Thailand could soon the be first Southeast Asian country to legalize same-sex partnerships

Bangkok also welcomed the nation’s first Pride parade in 16 years earlier this month

Thailand is poised to become the first Southeast Asian country to legalize same-sex partnerships after a long-delayed bill was approved by its cabinet.

Although it does not go as far as recognizing full marriage equality, the Civil Partnerships Bill unveiled by Thailand’s Council of Ministers on June 7 allows same-sex couples many of the same rights as heterosexual partners, according to the Bangkok Post. Under the proposed law, same-sex couples will be able to adopt, share rights of inheritance and make medical decisions on their partner’s behalf. The draft legislation also provides a pathway for legal separations and divorce for same-sex couples.

At least one party must be a Thai national to enter a civil partnership, and all individuals must be over the age of 17.

The Civil Partnerships Bill was first endorsed by Thai Cabinet ministers in July 2020, but the 35-person body announced that it planned to undertake a comprehensive review of the legislation prior to introducing it to Thailand’s parliament, the National Assembly, for approval. The government reportedly met with Buddhist, Christian and Islamic leaders to discuss amendments to the proposal. It’s unclear what changes were made as a result.

Thai prime minister Prayut Chan-o-cha said the legislation is not only intended to advance LGBTQ+ equality, but also to ensure that Thailand complies with international human rights standards. Back in July 2021, a government representative said the bill is “a milestone for Thai society in promoting equality among people of all genders.”

“This strengthens the families of people with sexual diversity and is appropriate for the present social circumstances,” said spokesperson Rachada Dhnadirek in comments reported by the New York Times.

The Civil Partnerships Bill is expected to be submitted to parliament in the coming weeks, but Deputy Prime Minister Wissanu Krea-ngam said he could not promise that it would become law before the end of the government’s term. Chan-o-cha’s first term as prime minister ends in March 2023, and elections are expected to be held some time next year.

The legislation’s enactment would make Thailand just one of a handful of Asian municipalities to recognize same-sex unions. In May 2019, Taiwan allowed same-sex couples to wed for the first time following a ruling from its constitutional court two years prior. More than 200 local cities and districts in Japan have recognized some form of relationship recognition for same-sex couples, but a nationwide marriage equality bill has stalled for years.

Many LGBTQ+ advocates have criticized Thailand’s Civil Partnerships Bill, however. In March, the Cabinet declined to endorse a Marriage Equality Bill sponsored by the liberal Move Forward Party that would extend married same-sex couples all the same rights as heterosexuals. The bill proposes to make Thailand’s marriage laws gender-neutral, reading “spouse” instead of “husband” and “wife.”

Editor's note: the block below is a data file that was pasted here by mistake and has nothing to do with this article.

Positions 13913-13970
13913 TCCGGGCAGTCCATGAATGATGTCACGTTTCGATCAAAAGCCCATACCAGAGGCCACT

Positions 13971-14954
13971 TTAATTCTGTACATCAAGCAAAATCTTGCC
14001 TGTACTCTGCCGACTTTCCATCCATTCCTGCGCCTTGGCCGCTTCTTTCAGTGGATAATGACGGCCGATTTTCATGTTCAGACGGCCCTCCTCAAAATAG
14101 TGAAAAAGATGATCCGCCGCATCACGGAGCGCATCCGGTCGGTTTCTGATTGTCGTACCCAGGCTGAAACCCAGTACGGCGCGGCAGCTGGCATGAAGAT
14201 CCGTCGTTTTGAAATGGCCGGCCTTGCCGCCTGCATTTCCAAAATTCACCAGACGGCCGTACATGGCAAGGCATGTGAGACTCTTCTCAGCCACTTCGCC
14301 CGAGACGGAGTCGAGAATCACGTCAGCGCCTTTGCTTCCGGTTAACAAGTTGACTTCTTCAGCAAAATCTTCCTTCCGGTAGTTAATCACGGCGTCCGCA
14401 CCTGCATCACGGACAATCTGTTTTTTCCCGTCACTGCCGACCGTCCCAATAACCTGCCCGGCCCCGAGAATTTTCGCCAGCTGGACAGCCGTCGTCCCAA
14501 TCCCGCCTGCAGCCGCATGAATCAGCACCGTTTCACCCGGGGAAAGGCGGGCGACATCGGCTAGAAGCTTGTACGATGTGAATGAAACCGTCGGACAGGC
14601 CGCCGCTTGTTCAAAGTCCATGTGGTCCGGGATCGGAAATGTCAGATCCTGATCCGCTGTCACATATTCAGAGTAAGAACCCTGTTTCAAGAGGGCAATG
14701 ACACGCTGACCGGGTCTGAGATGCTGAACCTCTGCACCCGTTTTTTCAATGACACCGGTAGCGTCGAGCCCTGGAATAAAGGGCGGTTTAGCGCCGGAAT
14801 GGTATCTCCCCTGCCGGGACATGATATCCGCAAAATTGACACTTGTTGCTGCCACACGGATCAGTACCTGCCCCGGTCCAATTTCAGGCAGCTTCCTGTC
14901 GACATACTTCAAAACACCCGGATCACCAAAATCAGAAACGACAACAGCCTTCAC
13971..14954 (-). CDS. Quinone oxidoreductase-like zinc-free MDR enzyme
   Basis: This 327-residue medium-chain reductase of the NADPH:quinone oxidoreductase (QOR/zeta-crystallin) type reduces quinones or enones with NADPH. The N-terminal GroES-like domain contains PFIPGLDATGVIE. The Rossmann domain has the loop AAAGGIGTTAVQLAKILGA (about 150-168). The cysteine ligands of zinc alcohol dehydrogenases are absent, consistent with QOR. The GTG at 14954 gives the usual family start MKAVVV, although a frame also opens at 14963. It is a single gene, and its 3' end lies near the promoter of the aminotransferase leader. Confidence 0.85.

Tattep Ruangprapaikitseree, secretary-general of the activist group Free Youth, said the Civil Partnerships Bill “isn’t a milestone for gender equality in Thailand.” He told CNN that the legislation is an “obstacle to reach marriage for all,” claiming its passage would make it difficult to pass more sweeping legislation in the future. 

“This is another form of discrimination in disguise,” added Tanwarin Sukkhapisit, the country’s first trans lawmaker, in comments to the U.S. news channel. “We don’t want anything special. We just want to be treated like others.”

LGBTQ+ people took to the streets on Sunday to call on the Thai government to legalize marriage equality during the Bangkok Pride parade, which was held two days before the Cabinet announced plans to move forward with the Civil Partnerships Bill. Organizers of the event, which marked Thailand’s first Pride march in 16 years, also called to address healthcare disparities and the criminalization of sex work.

But even if Thailand passes either of the marriage bills currently under consideration, the country has a lot of work left ahead until LGBTQ+ people achieve full equality. Although its parliament passed a federal non-discrimination law in 2015, the legislation allowed generous loopholes in matters of “education, religion and the public interest,” as the Bangkok newspaper Prachatai reported at the time. There is no legal recognition for trans or non-binary people.

Nico Lang

Nico Lang is an award-winning reporter and editor, and former contributing editor at Xtra. Their work has been featured in the New York Times, Rolling Stone, Esquire, Harper’s Bazaar, Washington Post, Vox, BuzzFeed, Jezebel, The Guardian, Out, The Advocate, and the L.A. Times.

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Politics, Power, News, Asia, Marriage Equality

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